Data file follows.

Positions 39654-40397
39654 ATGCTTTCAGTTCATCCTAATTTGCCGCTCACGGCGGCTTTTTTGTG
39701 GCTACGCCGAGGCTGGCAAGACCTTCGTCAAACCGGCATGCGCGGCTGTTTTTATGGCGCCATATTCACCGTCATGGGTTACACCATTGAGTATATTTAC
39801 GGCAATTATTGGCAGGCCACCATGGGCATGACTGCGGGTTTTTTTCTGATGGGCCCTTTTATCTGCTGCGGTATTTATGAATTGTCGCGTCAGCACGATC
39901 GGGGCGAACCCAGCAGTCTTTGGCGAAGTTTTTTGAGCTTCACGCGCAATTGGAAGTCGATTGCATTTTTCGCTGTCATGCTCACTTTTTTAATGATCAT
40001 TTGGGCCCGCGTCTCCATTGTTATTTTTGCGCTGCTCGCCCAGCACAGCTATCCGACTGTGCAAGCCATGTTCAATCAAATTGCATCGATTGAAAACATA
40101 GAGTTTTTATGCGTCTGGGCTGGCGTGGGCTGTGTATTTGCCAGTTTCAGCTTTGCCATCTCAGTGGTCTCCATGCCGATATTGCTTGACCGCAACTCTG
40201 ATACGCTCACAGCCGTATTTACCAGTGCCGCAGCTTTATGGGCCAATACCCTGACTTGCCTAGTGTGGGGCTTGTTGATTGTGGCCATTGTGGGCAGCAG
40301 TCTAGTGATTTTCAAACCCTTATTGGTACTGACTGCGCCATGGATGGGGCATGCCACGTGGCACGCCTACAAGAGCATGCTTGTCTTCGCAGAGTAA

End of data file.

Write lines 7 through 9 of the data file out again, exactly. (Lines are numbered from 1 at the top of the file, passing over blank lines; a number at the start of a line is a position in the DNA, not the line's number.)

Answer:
40101 GAGTTTTTATGCGTCTGGGCTGGCGTGGGCTGTGTATTTGCCAGTTTCAGCTTTGCCATCTCAGTGGTCTCCATGCCGATATTGCTTGACCGCAACTCTG
40201 ATACGCTCACAGCCGTATTTACCAGTGCCGCAGCTTTATGGGCCAATACCCTGACTTGCCTAGTGTGGGGCTTGTTGATTGTGGCCATTGTGGGCAGCAG
40301 TCTAGTGATTTTCAAACCCTTATTGGTACTGACTGCGCCATGGATGGGGCATGCCACGTGGCACGCCTACAAGAGCATGCTTGTCTTCGCAGAGTAA